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Surge in Online Sales Puts Pressure on Retailers, Shipping Services

Online sales for the 2020 holiday season started strong on Black Friday, coming in at a record-breaking $9 billion.

That spending represents a 22% increase over a record $7.4 billion spent online in 2019. Traffic to physical stores fell by 52% on Black Friday, according to Sensormatic Solutions. A few days later, Cyber Monday sales hit $10.8 billion.

Online shopping has continued to be a popular alternative to shopping in stores amid COVID-19. On Super Saturday, or the Saturday before Christmas, foot traffic to physical stores fell 39.1% and was down nearly 40% for the entire weekend, compared to the same weekend last year.

“Super Saturday weekend was perceived to be the beginning of a return to brick-and-mortar due to concerns over online shipping cutoffs,” said Brian Field, senior director of Sensormatic’s global retail consulting practice, in a Dec. 22 report by The Wall Street Journal.

“However, many consumers elected to stay home.”


Retailers have rolled out services that are intended to make last-minute shopping easier, such as curbside or contactless pickup for shoppers who don’t want to enter stores. For example, Macy’s lowered the price of its DoorDash same-day delivery service to $5 from $10 for Dec. 15 through Dec. 23 and is offering contactless curbside pickup through Christmas Eve.

So many consumers are shopping from home that delivery services like the U.S. Postal Service are struggling to keep pace with Christmas deliveries. For parcels expected to arrive between Dec. 13 and Dec. 17, on-time scores were 92.1% at FedEx, 94.9% at UPS and 86.1% at the Postal Service, according to ShipMatrix. However, all scores have declined in the last two weeks.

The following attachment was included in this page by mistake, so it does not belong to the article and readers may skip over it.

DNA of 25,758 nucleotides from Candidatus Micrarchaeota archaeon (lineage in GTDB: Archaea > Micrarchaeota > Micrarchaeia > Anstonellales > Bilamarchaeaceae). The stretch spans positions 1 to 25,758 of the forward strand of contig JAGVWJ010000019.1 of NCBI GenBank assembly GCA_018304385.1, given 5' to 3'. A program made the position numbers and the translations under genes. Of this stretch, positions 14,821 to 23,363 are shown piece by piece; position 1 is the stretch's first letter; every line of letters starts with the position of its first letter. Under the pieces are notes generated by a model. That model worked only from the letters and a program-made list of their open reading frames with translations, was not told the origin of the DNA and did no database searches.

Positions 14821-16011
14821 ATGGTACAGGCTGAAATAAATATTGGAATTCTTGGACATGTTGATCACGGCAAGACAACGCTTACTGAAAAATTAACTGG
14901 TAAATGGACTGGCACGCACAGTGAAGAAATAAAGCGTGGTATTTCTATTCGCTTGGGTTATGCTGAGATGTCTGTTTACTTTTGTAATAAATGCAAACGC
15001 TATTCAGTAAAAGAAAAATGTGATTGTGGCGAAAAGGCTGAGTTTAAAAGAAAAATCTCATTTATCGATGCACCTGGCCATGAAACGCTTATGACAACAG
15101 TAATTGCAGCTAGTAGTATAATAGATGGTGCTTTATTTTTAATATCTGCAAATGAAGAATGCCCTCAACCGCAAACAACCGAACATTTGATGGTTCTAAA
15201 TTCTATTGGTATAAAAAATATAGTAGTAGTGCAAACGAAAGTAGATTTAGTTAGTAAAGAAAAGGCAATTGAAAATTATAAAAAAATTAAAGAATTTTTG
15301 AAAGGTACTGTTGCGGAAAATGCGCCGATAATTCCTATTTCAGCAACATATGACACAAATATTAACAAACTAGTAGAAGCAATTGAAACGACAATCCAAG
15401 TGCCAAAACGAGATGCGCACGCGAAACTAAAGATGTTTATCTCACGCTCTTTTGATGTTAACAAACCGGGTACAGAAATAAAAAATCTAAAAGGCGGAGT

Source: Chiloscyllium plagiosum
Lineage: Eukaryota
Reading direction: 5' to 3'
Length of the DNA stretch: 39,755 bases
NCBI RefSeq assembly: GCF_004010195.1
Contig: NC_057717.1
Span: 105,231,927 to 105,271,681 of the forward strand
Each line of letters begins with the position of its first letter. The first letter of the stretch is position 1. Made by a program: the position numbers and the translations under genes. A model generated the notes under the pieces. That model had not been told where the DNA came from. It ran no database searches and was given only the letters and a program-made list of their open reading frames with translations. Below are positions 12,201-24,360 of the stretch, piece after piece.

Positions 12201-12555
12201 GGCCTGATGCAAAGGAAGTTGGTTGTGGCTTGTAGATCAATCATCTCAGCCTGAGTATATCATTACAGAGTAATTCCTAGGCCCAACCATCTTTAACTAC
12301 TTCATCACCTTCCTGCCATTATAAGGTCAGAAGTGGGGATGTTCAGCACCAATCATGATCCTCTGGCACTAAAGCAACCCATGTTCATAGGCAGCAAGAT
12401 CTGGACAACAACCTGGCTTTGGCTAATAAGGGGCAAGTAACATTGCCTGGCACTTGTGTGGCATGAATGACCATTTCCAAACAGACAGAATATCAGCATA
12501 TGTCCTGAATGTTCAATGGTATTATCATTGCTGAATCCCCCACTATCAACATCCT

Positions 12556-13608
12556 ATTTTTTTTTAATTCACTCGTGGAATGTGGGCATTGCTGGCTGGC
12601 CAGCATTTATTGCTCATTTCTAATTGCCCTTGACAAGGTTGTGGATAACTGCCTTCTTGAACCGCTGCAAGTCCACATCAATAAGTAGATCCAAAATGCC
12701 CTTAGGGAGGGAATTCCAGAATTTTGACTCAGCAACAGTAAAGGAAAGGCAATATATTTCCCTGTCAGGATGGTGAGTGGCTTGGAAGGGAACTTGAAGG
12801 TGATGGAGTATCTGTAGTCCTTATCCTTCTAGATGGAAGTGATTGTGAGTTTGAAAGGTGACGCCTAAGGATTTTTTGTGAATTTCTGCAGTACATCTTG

ShipMatrix estimated that about six million extra packages per day were being added to the Postal Service because of restrictions imposed by large, private carriers. Truckers are waiting for up to 48 hours outside of some Postal Service facilities to drop off packages, according to employees on a conference call.

Although the surge in online shopping has been especially taxing to the Postal Service, it has been a lifeline for small businesses. Shares in Etsy and Shopify have surged during the pandemic, surging more than quadruple and triple respectively. Both platforms host small businesses that have been able to leverage the technology as they shift to an online focus.

Unsurprisingly, masks have accounted for a decent chunk of sales throughout the pandemic; Etsy reported that masks made up 11% of overall gross-merchandise sales in the third quarter.